EU farm commissioner Phil Hogan has admitted European farmers are to have their direct payments cut post-Brexit – a revelation which will send shockwaves throughout the bloc.
German magazine Der Spiegel said Mr Hogan acknowledged Common Agricultural Policy (CAP) subsidies would be slashed because Britain would no longer be contributing £2.5 billion a year to the farming budget.
The commissioner’s comments came as concerns began to grow about the state of the EU’s finances.
Joachim Rukwied, president of German farming union the DBV, has already said farmers in Germany are ‘greatly concerned’ about a huge gap in EU funding when Britain leaves.
Dr Simon Schluter from the DBV added: “There is a difficult discussion to be had here. There are lots of tasks which have to be done by the Commission and responsibilities which have to be dealt with that need funding, and not just in agriculture. Remaining member states may have to contribute more.”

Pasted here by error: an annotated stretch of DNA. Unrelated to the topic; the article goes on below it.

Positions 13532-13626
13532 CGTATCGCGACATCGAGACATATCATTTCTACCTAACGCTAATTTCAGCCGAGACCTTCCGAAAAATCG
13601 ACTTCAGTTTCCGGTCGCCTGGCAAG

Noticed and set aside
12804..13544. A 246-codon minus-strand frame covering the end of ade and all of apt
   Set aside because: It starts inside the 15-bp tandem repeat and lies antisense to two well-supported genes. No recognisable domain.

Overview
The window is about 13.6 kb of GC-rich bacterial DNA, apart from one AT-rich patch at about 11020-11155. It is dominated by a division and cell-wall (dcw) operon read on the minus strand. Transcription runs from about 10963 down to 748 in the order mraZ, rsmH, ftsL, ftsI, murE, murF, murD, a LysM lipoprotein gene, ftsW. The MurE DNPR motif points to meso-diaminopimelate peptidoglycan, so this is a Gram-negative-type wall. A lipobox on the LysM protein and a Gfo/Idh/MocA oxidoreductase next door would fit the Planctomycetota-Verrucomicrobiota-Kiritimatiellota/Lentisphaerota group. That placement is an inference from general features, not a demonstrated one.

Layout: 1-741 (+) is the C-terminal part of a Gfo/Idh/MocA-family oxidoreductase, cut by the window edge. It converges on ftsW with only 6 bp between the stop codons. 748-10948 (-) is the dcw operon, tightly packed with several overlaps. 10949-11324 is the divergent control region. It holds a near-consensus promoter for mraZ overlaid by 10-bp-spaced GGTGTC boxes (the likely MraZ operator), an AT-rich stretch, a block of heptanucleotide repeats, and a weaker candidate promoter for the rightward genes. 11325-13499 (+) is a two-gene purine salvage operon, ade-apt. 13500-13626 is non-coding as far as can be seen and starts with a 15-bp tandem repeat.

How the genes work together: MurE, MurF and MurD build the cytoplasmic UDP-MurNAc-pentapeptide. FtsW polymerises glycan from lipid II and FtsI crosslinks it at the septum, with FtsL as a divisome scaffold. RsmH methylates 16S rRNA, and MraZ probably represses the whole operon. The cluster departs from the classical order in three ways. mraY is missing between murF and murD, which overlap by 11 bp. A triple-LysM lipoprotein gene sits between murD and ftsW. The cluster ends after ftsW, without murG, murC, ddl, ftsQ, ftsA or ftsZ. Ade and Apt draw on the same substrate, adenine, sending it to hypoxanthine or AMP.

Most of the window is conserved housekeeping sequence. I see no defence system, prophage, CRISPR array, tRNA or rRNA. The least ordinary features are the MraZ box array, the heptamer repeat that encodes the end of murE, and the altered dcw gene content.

Farmers Guardian has learned a new secret Brexit report being prepared by MEPs on the agriculture committee has also warned of the significant gap in CAP finance without the UK budget contribution.
The concerns about the CAP’s financial future came as Commissioner Hogan opened a public consultation on ‘modernising and simplifying’ the policy.
NFU president Meurig Raymond said it was clear speaking to Commission officials and MEPs that the CAP budget was under pressure.
“There is no doubt our European colleagues are expecting a reduction in payments”, he added.
“They are now facing a challenge similar to us and the arguments they make to European Governments about the value farmers provide will be like ours.
“What happens over there will reinforce the message we are making to the UK Government that we must not be disadvantaged relative to our European competitors.”
European farmers’ group Copa-Cogeca has already begun to push back following suggestions the budget could be slashed.
Copa-Cogeca secretary general Pekka Pesonen said: “We believe the CAP, which has so far worked quite well, is very good value for money. It costs less than 1 per cent of total EU public spending and in return provides sustainable food supplies for 500 million consumers, at the same time as ensuring growth and jobs in rural areas, biodiversity and countless environmental benefits.”